National Geographic : 2016 Oct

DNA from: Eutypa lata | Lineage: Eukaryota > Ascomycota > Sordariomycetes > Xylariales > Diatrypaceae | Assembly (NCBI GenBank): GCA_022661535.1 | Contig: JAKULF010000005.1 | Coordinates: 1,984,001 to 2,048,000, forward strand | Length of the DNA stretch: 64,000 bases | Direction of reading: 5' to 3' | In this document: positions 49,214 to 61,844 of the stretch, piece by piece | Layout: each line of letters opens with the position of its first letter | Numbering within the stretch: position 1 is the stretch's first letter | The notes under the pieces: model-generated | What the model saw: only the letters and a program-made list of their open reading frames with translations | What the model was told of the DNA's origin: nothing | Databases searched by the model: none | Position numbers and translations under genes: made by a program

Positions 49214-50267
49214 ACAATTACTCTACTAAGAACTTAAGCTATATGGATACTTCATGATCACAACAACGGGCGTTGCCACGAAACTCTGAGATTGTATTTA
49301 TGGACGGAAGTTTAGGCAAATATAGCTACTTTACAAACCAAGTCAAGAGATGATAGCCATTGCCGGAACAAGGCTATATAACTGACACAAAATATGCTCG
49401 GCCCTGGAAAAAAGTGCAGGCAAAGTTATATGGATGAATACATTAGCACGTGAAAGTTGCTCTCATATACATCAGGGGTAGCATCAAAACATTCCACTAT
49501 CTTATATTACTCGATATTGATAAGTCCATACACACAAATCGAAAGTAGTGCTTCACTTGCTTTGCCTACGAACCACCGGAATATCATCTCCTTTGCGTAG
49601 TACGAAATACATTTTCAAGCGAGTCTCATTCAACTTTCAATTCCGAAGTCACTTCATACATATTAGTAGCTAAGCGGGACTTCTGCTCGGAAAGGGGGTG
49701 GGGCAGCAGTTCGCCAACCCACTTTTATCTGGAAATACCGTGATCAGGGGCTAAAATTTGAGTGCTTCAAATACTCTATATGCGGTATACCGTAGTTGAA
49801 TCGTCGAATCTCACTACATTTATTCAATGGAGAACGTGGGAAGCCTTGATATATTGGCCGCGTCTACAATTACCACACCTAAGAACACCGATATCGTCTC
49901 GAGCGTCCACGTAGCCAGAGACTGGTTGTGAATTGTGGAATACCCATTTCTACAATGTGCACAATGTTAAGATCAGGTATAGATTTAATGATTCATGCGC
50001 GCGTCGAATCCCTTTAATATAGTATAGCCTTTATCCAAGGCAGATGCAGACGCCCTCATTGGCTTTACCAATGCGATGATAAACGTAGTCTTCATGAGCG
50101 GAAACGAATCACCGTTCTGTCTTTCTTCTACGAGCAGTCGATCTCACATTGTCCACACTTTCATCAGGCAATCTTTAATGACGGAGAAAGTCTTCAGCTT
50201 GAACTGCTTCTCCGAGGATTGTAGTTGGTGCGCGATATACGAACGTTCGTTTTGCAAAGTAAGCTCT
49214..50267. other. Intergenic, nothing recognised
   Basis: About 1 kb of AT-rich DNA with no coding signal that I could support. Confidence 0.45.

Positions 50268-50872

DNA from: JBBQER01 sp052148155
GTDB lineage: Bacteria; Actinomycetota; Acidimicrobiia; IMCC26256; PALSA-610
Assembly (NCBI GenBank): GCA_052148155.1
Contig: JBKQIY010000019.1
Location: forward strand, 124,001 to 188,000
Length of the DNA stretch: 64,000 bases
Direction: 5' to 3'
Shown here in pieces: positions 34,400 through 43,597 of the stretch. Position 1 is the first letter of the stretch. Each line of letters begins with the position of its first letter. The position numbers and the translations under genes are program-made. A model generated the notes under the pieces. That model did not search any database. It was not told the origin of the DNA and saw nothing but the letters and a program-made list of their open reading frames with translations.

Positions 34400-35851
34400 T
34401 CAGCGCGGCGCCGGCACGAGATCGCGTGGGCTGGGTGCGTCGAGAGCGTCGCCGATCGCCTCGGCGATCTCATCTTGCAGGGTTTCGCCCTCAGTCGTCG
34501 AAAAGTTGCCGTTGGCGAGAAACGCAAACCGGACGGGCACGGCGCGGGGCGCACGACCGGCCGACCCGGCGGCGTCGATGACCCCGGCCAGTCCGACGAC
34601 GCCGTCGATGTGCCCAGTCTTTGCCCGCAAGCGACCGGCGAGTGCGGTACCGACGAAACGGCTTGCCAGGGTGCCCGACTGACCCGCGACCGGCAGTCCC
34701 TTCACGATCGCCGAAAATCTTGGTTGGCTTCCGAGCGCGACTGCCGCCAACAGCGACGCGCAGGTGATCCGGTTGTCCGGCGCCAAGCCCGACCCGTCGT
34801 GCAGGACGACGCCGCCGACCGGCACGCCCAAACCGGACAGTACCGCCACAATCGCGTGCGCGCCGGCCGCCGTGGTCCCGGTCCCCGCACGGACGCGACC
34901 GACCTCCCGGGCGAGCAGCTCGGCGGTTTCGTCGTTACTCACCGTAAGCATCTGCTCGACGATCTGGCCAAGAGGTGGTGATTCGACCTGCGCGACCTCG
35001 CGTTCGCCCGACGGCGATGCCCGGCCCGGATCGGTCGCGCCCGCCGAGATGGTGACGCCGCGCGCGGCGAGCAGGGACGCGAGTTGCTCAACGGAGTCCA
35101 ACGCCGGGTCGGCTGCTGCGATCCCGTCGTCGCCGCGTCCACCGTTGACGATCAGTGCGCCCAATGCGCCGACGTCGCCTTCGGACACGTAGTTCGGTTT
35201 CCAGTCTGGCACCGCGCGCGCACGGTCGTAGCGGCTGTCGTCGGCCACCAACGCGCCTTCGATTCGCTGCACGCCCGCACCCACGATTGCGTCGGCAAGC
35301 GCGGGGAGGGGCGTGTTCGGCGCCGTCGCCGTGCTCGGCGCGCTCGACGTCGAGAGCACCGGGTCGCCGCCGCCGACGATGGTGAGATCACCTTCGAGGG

106 national geographic • october 2016 objecting, especially on Facebook. Grunwald rattled off ways in which refugees run afoul of the German sense of order. They leave trash in the park; they ride bikes on the sidewalks. And then there is the fraught matter of toi- let hygiene: Many refugees, used to Asian-style holes in the floor, don’t like to sit. Grunwald climbed onto his chair and squatted to help me visualize the problem. At a refugee center in Hamburg I met a couple of maintenance work- ers carrying toilet seats, who complained that the seats are constantly breaking. At the Roten- burg base, where I saw a bored refugee volun- tarily sweeping the sidewalk, all bathrooms are cleaned by German contractors—to make sure it’s done right, Baader said. I watched one crew zip themselves into disposable body suits, with hoods and masks, to clean the kindergarten. In bathrooms and beyond, Germans and refugees face off across a cultural gulf that for now is usually unbridged by a common lan- guage. “The understanding for the emotions and thoughts of the other—we’re just at the be- ginning,” Grunwald said. “If we could have a better exchange on that, then I’m convinced we can achieve something historic.” He wasn’t a big fan of Merkel’s before, he said, and didn’t choose this problem. Now he’s all in. With a few glaring exceptions, the German civil service has responded as expected to the crisis, which is to say, well. What’s been more surprising is how many Germans have chosen to invest personally in helping the refugees. In the Lower Saxon town of Duderstadt, I met a graphic artist and sometime DJ, Olaf Knauft, who last year took in two teenage Eri- trean boys. One day, he explained, he happened to meet a woman from the local youth agency who told him about the great need for sponsors and homes for all the unaccompanied minors. Knauft is 51, and his own two children, whom he raised alone once they were teenagers, have left the nest. He was nervous about living with a foreigner—and about how it would look for a single man to take in a boy—but he decided to take a chance on an 18-year-old Eritrean named Desbele, a Coptic Christian. The two got on well—so well that three weeks after Desbele arrived in May, he confided to Knauft that he had a 16-year-old brother, Yoisef, who was stuck in Libya. Desbele was in touch with the smugglers. It would take 2,500 euros to get Yoisef to Germany. Knauft gave Des- bele the money. In July he and Desbele managed to find Yoisef along a highway outside Mu- nich, where the smugglers had dumped him. Now Knauft has two new teenagers. And though he sometimes has to fuss about turning out lights, washing dishes, and who’s boss, he has no regrets. He calls Desbele and Yoisef “my children.” A few days before I met him, it had emerged that Yoisef had a twin, in prison in Eritrea. Knauft had paid 1,500 euros to get him out of jail and into Sudan, where he was waiting to cross the Sahara. This was defi- nitely the last brother, Knauft said. He and I were sitting with Karin Schulte, a retired teacher who tutors Desbele and Yoisef in German three times a week, pro bono. The boys attend vocational school, in a special class for immigrants, and after school they come sit in Schulte’s kitchen. She gives them coffee and cookies—because afternoon coffee is part of be- ing German too. One day, after hesitating for a long time, she told the boys that in Germany it isn’t customary to slurp your coffee loudly. Yoisef admitted that according to his grandmother What’s been most surprising is how many Germans have chosen to invest personally in helping the refugees.